• ‘I Can Only Imagine’: The song (and the new movie) abound with Baylor ties

    Scott Brickell and Jeff Moseley

    No contemporary Christian song in history has been played more than “I Can Only Imagine,” the 2001 mega-hit by MercyMe. The song’s inspiring lyrics and moving backstory have struck a chord with listeners for almost 20 years, and now it has inspired a film by the same name. The movie version of I Can Only Imagine opens in theaters this Friday, and features some interesting Baylor ties.

    The backstory: MercyMe lead singer Bart Millard was contemplating the life and death of his father when he wrote “I Can Only Imagine,” which visualizes the joy and awe of standing before God at the end of one’s life. For Millard, the lyrics were personal. Bart grew up in an abusive household; his father, Arthur, would turn violent for seemingly the smallest of reasons. Bart’s interest in church and music held little interest for his father.

    During Bart’s freshman year of high school, Arthur was diagnosed with cancer — a wake-up call that had a profound impact on his life. During the four years he battled the disease, his dad began attending church, changed his behavior and supported Bart’s musical dreams. Millard witnessed the transformation and thought, “If the Gospel could change that guy, the Gospel could change anybody.”

    As his dad battled the disease, Millard completed high school and earned an art scholarship to Baylor in 1991. While on the Baylor campus preparing to enroll in classes, he received word that his dad’s health had taken a turn for the worse. Millard returned home to care for Arthur, who passed away two months later. Standing at his father’s gravesite, his grandmother said, “I can only imagine what (he’s) seeing right now.” Years later, those words served as the inspiration to the song.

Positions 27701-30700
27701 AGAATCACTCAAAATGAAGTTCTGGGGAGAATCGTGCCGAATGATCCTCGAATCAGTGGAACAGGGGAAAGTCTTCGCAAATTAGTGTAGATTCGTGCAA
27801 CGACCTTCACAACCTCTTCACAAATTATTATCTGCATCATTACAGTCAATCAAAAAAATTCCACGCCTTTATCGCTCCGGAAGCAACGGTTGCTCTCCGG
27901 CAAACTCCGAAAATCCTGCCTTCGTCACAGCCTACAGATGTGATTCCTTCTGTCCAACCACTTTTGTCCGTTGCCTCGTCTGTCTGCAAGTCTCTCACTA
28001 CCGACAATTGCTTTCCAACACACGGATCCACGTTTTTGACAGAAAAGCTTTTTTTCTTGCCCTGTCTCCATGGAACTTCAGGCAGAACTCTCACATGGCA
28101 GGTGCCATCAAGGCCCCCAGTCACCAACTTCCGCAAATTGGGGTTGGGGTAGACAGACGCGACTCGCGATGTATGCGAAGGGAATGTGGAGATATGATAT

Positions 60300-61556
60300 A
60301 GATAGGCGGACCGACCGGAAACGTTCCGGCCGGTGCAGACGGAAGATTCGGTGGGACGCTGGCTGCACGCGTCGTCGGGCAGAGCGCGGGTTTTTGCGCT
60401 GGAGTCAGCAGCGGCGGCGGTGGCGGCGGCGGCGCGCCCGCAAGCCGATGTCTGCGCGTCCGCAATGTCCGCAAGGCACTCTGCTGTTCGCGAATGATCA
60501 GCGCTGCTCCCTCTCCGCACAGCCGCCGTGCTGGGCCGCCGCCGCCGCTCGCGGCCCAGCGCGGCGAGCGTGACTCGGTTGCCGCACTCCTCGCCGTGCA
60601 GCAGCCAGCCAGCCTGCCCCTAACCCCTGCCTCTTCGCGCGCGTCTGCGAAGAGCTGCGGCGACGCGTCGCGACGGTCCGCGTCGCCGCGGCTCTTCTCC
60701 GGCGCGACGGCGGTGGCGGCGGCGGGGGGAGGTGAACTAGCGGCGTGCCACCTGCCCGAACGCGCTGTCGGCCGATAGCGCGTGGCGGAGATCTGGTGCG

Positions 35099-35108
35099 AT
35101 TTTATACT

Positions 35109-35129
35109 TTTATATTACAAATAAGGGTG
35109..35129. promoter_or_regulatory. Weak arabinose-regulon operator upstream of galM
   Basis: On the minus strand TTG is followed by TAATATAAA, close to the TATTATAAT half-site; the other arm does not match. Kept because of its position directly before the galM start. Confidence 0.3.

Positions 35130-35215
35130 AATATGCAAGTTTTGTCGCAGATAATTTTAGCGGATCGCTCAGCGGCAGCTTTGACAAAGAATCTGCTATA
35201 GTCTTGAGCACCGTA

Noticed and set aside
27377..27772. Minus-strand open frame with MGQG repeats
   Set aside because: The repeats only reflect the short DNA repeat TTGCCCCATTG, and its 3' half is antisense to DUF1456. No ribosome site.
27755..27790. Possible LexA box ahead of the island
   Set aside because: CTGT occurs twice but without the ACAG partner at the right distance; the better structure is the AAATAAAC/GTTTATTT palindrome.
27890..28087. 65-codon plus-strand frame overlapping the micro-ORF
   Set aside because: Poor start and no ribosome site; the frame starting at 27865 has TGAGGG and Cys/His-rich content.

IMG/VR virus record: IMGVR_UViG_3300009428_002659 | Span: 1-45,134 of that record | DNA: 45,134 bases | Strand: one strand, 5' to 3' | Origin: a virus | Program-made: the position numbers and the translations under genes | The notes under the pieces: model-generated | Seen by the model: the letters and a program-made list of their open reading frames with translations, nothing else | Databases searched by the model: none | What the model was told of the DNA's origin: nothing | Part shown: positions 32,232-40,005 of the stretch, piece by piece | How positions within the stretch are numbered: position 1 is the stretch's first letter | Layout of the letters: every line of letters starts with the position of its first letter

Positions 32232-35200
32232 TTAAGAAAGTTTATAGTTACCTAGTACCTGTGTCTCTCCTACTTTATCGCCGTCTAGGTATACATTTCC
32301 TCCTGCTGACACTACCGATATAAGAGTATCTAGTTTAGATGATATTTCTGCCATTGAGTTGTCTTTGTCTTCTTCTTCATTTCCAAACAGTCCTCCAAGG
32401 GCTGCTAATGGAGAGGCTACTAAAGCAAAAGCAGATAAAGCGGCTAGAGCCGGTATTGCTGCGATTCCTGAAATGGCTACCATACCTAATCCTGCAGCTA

The movie version of I Can Only Imagine, which expands on that story, stars Dennis Quaid, country singer Trace Adkins (who made a memorable appearance at Baylor in 2012), and J. Michael Finley as Bart. Adkins’ character in the movie brings not one, but two Baylor alums to life on the big screen.

    MercyMe’s real-life manager, Scott Brickell, BBA ’91, is a Baylor grad who went on to become a longtime contemporary Christian music mogul and founded his own management company, Brickhouse Entertainment. The band’s real-life record-label representative is also a Baylor grad — Jeff Moseley, BBA ’82, who went on to found the record label Fair Trade Services. In the movie, Brickell’s and Moseley’s roles are combined into one composite character (played by Adkins), but they have each played distinct roles in MercyMe’s success. (Furthering the Baylor ties, both Brickell and Moseley are also both parents of current BU students.)

    Baylor Magazine, Spring 2018 coverSic ’em, MercyMe, Bart, Scott and Jeff!

    [Watch Baylor Magazine’s interviews with Brickell and Moseley at the film’s premiere, and learn more about their time in the music industry and Baylor backgrounds in the next issue of Baylor Magazine, hitting homes next month.]

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